Malware infections on the rise in the Rocket City

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HUNTSVILLE, Ala. (WHNT) - Cyber criminals have Huntsville in their crosshairs.

"There is a tremendous amount of hacking and cyber security issues here in Huntsville," said GigaParts sales manager Ed Clifford.

The computer repair center at Gigaparts has seen an alarming increase in malware infections over the past few months.

Clifford says the Huntsville-based store fights more and more battles against CryptoWall, which is malware that holds your files hostage.

"This virus encrypts your files with military-grade encryption and once you have it, your files are done unless you pay the ransom."

Anyone is susceptible, including local business owners.

"What happens is employees will click on an infected link and it will go out through their network and if they don't have the appropriate security precautions, their whole system could be shut down," said Clifford.

Scammers are especially using this holiday time to prey on online shoppers.

According to data released by EnigmaSoftware.com, malware infections increased by nearly 33 percent this Cyber Monday from the average number of infections in the last month. The experts at Enigma analyzed infection scanning reports on thousands of its customers in Huntsville.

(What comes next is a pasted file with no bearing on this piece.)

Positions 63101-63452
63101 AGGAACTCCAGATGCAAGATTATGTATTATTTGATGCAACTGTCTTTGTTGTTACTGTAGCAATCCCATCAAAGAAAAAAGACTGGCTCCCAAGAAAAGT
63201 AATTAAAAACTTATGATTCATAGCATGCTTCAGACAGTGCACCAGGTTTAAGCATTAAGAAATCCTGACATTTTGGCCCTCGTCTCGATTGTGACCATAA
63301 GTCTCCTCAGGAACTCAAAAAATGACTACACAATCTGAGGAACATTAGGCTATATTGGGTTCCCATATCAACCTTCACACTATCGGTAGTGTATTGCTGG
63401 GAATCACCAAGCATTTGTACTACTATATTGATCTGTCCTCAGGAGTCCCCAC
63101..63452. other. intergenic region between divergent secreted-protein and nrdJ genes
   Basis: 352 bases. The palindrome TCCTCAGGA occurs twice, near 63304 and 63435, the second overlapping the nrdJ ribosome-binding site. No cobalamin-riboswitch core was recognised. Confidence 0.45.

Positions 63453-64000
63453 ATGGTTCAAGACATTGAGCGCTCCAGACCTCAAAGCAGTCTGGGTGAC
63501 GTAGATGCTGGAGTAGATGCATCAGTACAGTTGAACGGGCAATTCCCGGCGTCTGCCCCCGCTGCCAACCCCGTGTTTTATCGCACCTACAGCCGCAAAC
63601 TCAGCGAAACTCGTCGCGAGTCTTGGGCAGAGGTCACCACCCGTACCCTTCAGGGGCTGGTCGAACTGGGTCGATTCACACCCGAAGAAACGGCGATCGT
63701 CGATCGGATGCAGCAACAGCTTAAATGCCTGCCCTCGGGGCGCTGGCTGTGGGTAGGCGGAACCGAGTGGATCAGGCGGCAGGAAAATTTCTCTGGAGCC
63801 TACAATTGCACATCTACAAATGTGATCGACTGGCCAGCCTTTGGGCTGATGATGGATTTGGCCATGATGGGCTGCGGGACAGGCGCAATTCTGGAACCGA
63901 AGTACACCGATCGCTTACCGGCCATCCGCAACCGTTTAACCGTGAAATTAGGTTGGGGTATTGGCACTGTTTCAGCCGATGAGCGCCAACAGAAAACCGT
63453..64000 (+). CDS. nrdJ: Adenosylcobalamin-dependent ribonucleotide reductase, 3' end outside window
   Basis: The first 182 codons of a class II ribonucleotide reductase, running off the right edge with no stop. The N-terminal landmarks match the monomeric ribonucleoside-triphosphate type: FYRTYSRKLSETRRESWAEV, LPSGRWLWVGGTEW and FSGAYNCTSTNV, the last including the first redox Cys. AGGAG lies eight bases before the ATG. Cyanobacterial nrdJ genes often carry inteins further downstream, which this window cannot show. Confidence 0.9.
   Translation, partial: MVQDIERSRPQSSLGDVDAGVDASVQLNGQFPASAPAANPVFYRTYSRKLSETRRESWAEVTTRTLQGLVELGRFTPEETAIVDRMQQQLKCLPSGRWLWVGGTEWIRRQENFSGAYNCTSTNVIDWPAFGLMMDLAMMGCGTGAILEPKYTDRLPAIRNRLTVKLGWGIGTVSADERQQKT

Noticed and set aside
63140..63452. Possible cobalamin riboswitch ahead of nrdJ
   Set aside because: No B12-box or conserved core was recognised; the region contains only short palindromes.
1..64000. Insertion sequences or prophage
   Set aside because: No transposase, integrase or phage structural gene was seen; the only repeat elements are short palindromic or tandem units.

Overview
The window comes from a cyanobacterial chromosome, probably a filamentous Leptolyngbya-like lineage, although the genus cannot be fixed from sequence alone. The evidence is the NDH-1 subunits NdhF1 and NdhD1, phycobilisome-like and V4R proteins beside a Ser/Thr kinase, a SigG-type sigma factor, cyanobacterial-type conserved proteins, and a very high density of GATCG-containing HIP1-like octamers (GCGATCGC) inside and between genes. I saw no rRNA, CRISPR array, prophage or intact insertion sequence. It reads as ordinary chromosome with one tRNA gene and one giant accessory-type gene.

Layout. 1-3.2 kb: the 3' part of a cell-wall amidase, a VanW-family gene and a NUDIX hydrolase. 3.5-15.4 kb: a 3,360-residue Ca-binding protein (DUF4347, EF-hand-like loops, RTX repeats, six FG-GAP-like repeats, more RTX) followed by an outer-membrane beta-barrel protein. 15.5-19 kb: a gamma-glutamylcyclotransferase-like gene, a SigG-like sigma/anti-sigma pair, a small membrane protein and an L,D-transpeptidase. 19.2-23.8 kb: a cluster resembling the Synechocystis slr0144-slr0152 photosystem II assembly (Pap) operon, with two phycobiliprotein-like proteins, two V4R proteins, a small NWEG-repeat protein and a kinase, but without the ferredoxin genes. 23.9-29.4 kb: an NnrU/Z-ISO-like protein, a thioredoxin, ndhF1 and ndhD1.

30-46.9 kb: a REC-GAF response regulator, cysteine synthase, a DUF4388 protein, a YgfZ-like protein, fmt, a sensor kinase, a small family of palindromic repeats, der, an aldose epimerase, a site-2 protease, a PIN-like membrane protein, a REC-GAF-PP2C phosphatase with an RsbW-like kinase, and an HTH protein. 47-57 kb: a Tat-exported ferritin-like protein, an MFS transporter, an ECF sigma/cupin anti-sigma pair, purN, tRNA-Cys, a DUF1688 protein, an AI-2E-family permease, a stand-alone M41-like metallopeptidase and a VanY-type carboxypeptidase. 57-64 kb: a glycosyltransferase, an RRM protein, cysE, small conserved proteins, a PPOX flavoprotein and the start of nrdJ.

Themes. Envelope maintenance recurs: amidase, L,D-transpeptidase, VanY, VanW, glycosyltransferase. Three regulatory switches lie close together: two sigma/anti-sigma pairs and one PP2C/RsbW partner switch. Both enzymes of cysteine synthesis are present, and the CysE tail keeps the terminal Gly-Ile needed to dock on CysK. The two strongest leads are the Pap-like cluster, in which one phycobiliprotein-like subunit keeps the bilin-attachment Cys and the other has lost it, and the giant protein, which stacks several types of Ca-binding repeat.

“The 33 percent spike in Huntsville Monday mirrors what we have seen in prior years,” said Patrick Morganelli, Senior VP of Technology at Enigma Software. “In 2013 in Huntsville there was a spike of 7.14% on Cyber Monday. The holiday shopping season is one of the busiest times of year for the cyber crooks who spread malware. They know lots of people will be online looking for deals, and will be vulnerable."

Here are some of the most common ways that cyber crooks use the holiday shopping season to target computers for malware infections:

--Spam emails and links promising great deals. Malware makers know that people will be on the lookout for great prices on everything from Xboxes to phones. They'll send bogus emails promising super low prices. And those emails will links that can install malware if they are clicked. The bad guys will also post bad links in Facebook and Twitter accounts that they hijack.

--Fake emails that look like they are from real online retailers. Bad guys know it's likely you've bought something online from Amazon or Toys-R-Us. So they send fake emails that tell you there was a problem with your recent order, hoping you'll click on a link that will install malware.

--Poisoned search results. Sophisticated cyber crooks can create fake web pages promising to sell hot holiday items at very low prices. They can even work to make those pages show up in Google searches for particular products. If someone clicks over to the bogus page, an infection is just a few seconds away.

"These crooks know that people are looking for good deals, and are most likely in a hurry when checking emails and doing Google searches," Morganelli says. "And the infections they are creating are more diabolical than ever."

If you become a cyber crime victim, Clifford says to turn your computer off immediately and take it to a professional.

"If you're not a sophisticated user, you want to get professional help. In some cases, you can exacerbate the problem by trying to do it yourself."

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